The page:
The Good, the Bad, and the Buggy: Buying an IP Phone System in 2013

Buying a commercial phone system used to be incredibly complex… now it’s even harder. Part 1: A look back at the landscape of the last twenty years.


The smartest computer service manager I’ve known — I’m talking uber brilliant — bought a big business phone system from me about 20 years ago. He seemed fairly satisfied with it: he bought two other systems through the years, so it must have been all good.

It absolutely floored me when, months after that first sale and out of the blue, he said to me, “choosing a phone system was the hardest business decision I ever made.”

Major epiphany…and it’s stayed with me…Here’s a guy, I KNOW he’s as sharp as a tack; he lives, breathes, eats and sleeps the latest computer tech every day, and yet he struggled to make a decision on telecom gear.

Turns out it’s pretty much the same for everybody. Don’t kick yourself for not understanding everything the first, second or even the third time… even the smallest commercial phone system can be incredibly complex.

Twenty years ago, 90% or more of the SMB market bought EKT (Electronic Key Telephone) systems.  In the eighties, pretty much every sizable BC real estate office had a TIE ULTRACOM 2260. In the nineties, and still today, in every second or third general office you’ll see a Nortel 616 OR 824… The numbers represented lines and phones… 616 – 6 lines, 16 phones.

DIAL TONE was an easy choice… BC TEL!  They merged with Telus in 1998, of course.

Back then, the choices for EXT systems in British Columbia included other big names: Panasonic, Toshiba, AT&T which became AVAYA, Nitsuko was very popular; they later merged with NEC.  Mitel was the big name in PBX’s.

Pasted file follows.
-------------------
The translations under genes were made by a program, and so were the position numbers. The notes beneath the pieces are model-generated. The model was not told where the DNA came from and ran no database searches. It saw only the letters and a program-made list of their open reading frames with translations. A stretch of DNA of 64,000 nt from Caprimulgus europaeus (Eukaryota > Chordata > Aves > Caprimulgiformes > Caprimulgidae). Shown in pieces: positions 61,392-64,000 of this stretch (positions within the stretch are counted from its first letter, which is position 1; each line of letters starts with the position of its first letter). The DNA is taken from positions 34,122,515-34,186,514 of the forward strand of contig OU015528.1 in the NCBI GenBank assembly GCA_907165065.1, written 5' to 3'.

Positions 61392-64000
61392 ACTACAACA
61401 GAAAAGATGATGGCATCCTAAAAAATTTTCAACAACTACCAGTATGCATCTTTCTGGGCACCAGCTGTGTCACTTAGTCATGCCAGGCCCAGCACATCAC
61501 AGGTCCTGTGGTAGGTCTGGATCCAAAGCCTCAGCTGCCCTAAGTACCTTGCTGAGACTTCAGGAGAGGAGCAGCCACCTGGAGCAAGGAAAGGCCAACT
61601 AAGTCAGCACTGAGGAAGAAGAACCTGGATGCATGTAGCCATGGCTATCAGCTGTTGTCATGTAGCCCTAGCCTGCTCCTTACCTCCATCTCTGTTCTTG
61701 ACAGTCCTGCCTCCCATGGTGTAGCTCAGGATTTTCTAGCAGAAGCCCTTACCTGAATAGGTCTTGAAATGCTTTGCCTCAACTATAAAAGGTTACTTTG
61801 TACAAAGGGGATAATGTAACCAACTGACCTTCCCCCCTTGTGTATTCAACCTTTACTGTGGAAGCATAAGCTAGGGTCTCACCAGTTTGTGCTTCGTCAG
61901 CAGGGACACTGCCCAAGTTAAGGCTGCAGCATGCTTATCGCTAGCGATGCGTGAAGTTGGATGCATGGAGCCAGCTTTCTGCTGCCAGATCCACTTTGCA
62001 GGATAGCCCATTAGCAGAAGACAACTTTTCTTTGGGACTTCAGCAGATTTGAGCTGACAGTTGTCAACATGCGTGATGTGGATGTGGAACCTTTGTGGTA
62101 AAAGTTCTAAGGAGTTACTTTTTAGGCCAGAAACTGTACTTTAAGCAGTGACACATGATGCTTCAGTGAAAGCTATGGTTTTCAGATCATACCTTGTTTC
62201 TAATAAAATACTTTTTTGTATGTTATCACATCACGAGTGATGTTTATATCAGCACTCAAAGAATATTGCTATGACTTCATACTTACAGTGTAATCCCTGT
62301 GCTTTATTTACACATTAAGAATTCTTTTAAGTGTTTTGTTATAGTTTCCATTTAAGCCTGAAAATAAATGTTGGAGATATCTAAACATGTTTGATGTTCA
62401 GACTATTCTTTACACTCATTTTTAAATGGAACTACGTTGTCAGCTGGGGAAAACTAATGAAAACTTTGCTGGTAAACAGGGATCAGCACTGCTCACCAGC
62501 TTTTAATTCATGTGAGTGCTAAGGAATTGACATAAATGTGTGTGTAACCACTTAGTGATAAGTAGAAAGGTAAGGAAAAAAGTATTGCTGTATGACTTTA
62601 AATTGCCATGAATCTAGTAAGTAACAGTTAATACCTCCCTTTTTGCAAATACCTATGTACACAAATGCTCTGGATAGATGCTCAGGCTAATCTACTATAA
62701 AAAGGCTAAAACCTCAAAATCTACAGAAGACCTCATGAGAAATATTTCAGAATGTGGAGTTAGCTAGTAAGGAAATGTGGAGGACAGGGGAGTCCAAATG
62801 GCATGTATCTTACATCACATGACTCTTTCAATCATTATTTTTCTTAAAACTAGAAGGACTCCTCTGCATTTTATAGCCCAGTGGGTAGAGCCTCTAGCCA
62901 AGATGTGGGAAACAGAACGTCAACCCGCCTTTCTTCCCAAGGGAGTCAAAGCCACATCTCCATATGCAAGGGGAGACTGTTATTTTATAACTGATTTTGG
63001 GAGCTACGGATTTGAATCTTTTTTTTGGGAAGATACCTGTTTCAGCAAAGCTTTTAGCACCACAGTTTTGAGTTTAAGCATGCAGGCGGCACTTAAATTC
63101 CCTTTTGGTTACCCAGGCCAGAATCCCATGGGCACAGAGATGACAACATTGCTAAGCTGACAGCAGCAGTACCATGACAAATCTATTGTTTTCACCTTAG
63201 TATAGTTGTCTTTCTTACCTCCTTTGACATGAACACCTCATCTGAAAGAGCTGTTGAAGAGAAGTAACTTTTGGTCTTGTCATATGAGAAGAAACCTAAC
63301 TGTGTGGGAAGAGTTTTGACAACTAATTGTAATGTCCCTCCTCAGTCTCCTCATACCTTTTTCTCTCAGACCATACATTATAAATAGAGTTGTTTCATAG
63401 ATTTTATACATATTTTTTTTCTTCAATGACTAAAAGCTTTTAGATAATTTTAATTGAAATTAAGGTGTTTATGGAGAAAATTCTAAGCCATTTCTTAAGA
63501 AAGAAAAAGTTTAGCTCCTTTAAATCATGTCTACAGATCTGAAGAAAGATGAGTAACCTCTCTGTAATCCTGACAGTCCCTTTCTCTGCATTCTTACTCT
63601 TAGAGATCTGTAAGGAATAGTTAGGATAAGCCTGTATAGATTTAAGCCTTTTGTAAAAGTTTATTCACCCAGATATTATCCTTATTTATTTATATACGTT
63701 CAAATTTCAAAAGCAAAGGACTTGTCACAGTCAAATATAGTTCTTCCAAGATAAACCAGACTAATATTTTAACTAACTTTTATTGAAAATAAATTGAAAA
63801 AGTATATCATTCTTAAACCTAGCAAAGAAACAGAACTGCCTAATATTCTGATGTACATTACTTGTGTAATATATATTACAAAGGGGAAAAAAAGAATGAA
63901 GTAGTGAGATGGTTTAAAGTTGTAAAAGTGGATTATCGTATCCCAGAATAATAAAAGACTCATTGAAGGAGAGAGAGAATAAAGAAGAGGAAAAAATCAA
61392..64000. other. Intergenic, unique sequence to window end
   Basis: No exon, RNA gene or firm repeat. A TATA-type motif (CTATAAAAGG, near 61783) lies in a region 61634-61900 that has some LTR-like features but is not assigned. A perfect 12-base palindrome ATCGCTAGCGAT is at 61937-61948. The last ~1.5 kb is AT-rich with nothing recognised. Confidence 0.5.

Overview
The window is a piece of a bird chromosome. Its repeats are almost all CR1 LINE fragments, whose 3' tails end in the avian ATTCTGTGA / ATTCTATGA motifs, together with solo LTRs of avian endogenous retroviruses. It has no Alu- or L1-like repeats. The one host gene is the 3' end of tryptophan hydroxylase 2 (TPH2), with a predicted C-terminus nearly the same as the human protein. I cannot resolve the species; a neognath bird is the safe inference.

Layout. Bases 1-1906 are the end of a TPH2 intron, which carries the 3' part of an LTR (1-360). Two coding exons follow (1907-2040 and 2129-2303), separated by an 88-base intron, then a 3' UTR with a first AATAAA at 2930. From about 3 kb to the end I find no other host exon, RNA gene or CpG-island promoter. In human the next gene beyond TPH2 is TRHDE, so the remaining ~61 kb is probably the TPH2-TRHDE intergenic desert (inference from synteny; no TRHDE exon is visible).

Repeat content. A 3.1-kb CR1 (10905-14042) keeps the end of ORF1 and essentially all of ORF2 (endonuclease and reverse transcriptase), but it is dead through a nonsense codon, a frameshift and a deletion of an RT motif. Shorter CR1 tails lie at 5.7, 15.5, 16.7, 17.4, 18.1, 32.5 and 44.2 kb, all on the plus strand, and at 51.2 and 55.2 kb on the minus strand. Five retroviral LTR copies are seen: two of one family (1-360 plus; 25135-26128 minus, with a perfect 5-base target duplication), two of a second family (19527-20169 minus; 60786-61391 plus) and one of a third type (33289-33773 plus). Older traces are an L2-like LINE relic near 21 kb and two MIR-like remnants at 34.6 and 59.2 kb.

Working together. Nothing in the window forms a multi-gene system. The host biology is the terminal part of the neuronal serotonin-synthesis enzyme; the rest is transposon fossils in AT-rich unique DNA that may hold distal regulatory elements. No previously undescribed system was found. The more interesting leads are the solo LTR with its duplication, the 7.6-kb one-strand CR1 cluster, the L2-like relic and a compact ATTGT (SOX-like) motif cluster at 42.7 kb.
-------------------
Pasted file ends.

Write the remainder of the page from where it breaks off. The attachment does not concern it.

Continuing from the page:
Telecom gear by the established hardware makers above are (now) typically referred to as legacy systems.

But WAIT! There’s MORE! Not only today do you have ALL the choices offered by the “legacy” outfits, there’s the huge range of new IP hardware and new vendors, and let’s not forget the multiple service providers for DIAL TONE.

Recapping with my friend the Uber Tech Manager, he at least easily narrowed his initial choices down to 3 or 4 systems, with BC Tel as only option for DIAL TONE.  Yet it still was, “The hardest decision…”

Today, even attempting to narrow the field may cause a panic attack or similar trauma. Warning signs may include trying to book a root canal with your dentist the same day scheduled for a phone presentation.

Next post, I’ll cover how the three general categories (Centex, EKT and PBX) of commercial SMB telephone systems have evolved into a dozen different architectures.

Robert McNulty

Director, Channel Sales, Skyway West


Personal Twitter: @SkywayWest_VoIP


1 thought on “The Good, the Bad, and the Buggy: Buying an IP Phone System in 2013”

  • 1
    Jack D'Arcy on October 17, 2013

    In your next issue don’t forget to mention buying a Panasonic system from Jack D’Arcy (phone guy) will relieve all discomfort just like an alka seltzer.

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